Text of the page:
Much of the conversation right now is about Felix Hernandez, and trying to measure his present and future value. This is a distinct change from the other day, when much of the conversation was about whether or not Jesus Montero purchased and/or used performance-enhancing drugs. If you've been wondering what it takes to get a steroid scandal out of the headlines, it's as simple as signing a beloved franchise icon to the richest pitcher contract in the history of baseball. Congratulations to Montero on his stay of media execution.
We have a pretty good idea of Felix's value on the field, as a player. Not precisely, but approximately, depending on your preferences for FIP or RA or park effects and so on. We can guesstimate at his future value on the field, but it's not something we can know or predict with accuracy. Then there are the arguments that Felix has value in other ways, too. Maybe he makes the Mariners a more desirable location for other players. Maybe he boosts ratings, or boosts the franchise value, or helps to preserve the fan base. It's hard to compare the effect of keeping Felix against the effect of not keeping Felix. There are entirely too many things we don't and can't know.
But there's also the old argument about how Felix puts butts in the seats, simply by being the scheduled starting pitcher. People propose this argument about every star player, even though it's something that's seldom been observed. It's also something that's reasonably easy to investigate, given all the data made available at Baseball-Reference.
I've gone through all the logs from 2005 through 2012. Over Felix's career, he's made 119 starts at Safeco Field. The Mariners have played 533 other games at Safeco Field, games not started by Felix Hernandez. I decided I wanted to look at average attendance in Felix home starts and non-Felix home starts, on a year-by-year basis. I'm aware that attendance figures are misleading -- attendance actually just measures tickets sold -- but there's nothing I can do about that and this presumably gets us close enough to the truth.
Without more words, here's a straight-up, self-explanatory chart:
The blue bars show average Safeco attendance when Felix has been scheduled to go. The red bars show average Safeco attendance when someone else has been scheduled to go. No corrections have been made for opponent or day of the week. So those are some potential sources of error, along with the usual sample-size stuff.
Here's another way of looking at that data: a simple ratio. We have average Felix attendance over average non-Felix attendance, expressed as a percentage.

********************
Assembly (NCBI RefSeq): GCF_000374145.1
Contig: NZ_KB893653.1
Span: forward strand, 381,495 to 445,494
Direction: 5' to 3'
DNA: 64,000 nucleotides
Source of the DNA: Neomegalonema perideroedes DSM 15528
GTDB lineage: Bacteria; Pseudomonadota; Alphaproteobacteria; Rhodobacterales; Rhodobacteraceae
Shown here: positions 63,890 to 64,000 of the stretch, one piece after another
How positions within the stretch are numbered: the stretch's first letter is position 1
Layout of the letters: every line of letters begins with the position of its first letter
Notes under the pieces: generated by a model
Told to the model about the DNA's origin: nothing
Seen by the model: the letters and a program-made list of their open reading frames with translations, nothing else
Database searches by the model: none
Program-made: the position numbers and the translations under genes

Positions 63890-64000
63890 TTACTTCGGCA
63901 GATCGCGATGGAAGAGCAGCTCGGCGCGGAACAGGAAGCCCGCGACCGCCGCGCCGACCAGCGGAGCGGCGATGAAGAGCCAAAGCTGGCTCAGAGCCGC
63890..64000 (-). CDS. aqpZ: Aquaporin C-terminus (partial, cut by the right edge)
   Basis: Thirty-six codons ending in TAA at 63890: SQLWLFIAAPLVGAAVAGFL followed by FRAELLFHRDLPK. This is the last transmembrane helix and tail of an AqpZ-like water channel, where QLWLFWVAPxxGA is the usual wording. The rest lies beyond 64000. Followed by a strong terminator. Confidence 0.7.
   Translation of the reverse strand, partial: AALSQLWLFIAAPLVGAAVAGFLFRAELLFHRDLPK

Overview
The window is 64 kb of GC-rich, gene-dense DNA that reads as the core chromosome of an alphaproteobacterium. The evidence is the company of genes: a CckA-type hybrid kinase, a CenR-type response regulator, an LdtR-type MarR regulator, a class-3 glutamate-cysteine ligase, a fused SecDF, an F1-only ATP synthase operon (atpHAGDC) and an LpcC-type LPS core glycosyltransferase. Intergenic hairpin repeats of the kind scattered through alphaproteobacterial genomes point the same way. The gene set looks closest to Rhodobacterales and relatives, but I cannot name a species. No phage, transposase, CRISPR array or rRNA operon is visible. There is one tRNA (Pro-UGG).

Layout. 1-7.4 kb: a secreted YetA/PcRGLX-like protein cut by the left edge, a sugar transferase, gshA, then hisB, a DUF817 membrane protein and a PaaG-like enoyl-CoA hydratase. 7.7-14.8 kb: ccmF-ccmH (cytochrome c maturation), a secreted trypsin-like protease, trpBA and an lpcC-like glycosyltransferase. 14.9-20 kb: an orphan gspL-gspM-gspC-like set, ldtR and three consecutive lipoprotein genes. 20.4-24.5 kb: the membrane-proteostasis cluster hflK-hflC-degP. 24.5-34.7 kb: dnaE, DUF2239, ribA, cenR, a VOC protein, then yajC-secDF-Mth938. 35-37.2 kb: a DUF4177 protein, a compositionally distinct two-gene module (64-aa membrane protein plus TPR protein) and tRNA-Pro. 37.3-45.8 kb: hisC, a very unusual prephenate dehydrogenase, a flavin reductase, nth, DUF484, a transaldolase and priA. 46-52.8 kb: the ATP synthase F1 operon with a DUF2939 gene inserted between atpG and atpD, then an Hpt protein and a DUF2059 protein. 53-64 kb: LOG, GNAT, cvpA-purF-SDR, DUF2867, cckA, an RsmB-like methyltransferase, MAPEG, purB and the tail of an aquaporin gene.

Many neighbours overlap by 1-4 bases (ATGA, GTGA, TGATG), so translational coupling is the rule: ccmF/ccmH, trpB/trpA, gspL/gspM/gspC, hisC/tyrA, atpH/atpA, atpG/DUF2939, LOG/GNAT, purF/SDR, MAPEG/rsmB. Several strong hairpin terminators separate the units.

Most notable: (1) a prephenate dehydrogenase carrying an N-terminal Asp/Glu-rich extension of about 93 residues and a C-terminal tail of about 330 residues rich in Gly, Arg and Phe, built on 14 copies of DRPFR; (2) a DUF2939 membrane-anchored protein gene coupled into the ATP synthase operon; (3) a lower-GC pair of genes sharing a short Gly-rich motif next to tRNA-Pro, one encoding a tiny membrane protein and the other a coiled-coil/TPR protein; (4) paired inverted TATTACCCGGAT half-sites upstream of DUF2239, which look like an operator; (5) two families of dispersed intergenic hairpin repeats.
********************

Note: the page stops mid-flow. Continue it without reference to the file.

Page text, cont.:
Between 2005-2008, average Felix attendance was almost exactly the same as average non-Felix attendance. Between 2009-2012, average Felix attendance was about nine percent higher than average non-Felix attendance, peaking at 2012's +19 percent. Remember that, between 2006-2008, Felix was an incredible talent who pitched beneath his potential. In 2009, Felix blossomed into an ace, and in 2010, Felix won the Cy Young. What we seem to observe is a bump once Felix took the next step and established himself as a dominant #1.
Something to consider: in 2012, Felix started the home opener. In 2009, 2010, and 2011, somebody else started the home opener. The home opener skews the numbers a bit, because it always sells out, or almost sells out. If you remove the home openers from the 2009-2012 sample, you see an overall boost of...nine percent. Well all right.
We see evidence that Felix does, in fact, help to put butts in seats. The last four years, the average Felix home start has sold about 26,000 tickets. The average non-Felix home start has sold under 24,000 tickets, so there's some extra revenue. The Mariners, of course, created the King's Court, which doesn't hurt matters, drawing fans who want to participate or fans who simply want to be around those who are participating. The Mariners have tried hard to make Felix Day an occasion, which is smart, and which has been working. Felix Days don't regularly sell out, but every little bump matters. Every little bump means money.
You can argue that the 2012 numbers are thrown off also by the Supreme Court after Felix's perfect game, which sold just under 40,000 tickets. But that's just the thing: Felix is marketable, and people wanted to be there. With another pitcher, that wouldn't have gone over so well. With another pitcher, we probably wouldn't be talking about the guy having thrown a perfect game in the first place. You can't throw out high attendance numbers that were high specifically because Felix was pitching. That's the very advantage we're talking about.
There does seem to exist a Felix Hernandez Safeco attendance bump. It seems to have existed ever since Felix became an established #1, and the Mariners now market each one of his scheduled starts. That attendance bump means extra money for the Mariners, which is value that Felix somewhat indirectly provides. So that's a consideration when you're talking about whether or not Felix is worth the contract he's supposedly about to sign. Whether this is sustainable, we can't say. We don't know what the bump might look like in the future if Felix remains effective, and we don't know what the bump might look like in the future if Felix declines. That's more stuff that we simply can't project. But to those who say Felix draws more fans to the ballpark, I say: indeed! apparently. This is value that Felix has added, and it is not insignificant.